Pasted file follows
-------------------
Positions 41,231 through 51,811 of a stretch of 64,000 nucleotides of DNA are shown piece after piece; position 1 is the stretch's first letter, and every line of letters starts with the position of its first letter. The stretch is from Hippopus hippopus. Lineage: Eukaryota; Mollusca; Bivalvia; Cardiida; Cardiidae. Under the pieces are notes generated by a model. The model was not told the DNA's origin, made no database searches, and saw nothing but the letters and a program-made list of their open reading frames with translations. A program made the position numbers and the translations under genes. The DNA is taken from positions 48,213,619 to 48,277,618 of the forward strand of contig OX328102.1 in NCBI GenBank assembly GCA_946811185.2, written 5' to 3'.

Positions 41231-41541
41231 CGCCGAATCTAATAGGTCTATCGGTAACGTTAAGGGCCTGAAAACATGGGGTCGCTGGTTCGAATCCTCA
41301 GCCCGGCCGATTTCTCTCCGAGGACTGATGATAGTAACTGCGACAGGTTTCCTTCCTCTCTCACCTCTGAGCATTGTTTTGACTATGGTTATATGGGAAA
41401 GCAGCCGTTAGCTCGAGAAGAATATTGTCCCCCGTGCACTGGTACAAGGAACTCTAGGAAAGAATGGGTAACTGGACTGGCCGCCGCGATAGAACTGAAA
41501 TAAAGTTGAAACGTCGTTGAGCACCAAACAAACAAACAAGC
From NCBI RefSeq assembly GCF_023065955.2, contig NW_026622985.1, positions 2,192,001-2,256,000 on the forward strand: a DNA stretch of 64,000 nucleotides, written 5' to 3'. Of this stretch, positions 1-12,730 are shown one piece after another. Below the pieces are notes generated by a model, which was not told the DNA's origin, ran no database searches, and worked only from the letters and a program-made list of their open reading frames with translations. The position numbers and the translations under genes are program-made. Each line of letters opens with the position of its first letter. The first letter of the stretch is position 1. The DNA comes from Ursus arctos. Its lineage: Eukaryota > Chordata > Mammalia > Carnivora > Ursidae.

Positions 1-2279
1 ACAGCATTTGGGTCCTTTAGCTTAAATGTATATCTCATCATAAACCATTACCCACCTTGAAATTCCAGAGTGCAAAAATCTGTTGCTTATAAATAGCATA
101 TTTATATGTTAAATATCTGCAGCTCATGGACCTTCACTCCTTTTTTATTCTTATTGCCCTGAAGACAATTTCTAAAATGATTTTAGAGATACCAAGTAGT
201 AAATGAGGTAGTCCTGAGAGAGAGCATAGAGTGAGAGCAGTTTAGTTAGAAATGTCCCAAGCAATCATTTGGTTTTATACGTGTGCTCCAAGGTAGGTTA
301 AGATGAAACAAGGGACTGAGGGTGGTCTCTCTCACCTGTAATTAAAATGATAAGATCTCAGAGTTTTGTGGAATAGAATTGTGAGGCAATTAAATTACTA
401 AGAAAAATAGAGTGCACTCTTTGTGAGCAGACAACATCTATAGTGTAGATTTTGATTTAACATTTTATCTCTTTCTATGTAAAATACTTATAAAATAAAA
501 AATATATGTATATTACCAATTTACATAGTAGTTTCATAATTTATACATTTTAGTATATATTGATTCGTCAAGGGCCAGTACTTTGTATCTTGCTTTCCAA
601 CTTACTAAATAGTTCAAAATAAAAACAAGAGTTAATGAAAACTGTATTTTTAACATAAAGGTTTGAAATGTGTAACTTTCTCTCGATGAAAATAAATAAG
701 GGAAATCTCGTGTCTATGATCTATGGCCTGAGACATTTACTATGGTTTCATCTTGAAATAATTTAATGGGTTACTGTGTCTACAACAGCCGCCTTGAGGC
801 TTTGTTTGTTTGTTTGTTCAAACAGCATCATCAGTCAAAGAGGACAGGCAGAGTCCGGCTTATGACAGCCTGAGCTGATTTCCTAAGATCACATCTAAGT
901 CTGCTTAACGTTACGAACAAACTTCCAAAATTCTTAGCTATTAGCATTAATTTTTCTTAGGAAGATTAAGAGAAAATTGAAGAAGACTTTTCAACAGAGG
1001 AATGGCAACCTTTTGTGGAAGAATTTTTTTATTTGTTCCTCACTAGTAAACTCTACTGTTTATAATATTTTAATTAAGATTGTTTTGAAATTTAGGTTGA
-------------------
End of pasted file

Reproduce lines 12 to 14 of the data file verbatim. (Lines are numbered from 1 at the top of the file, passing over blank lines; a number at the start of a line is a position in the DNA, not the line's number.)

301 AGATGAAACAAGGGACTGAGGGTGGTCTCTCTCACCTGTAATTAAAATGATAAGATCTCAGAGTTTTGTGGAATAGAATTGTGAGGCAATTAAATTACTA
401 AGAAAAATAGAGTGCACTCTTTGTGAGCAGACAACATCTATAGTGTAGATTTTGATTTAACATTTTATCTCTTTCTATGTAAAATACTTATAAAATAAAA
501 AATATATGTATATTACCAATTTACATAGTAGTTTCATAATTTATACATTTTAGTATATATTGATTCGTCAAGGGCCAGTACTTTGTATCTTGCTTTCCAA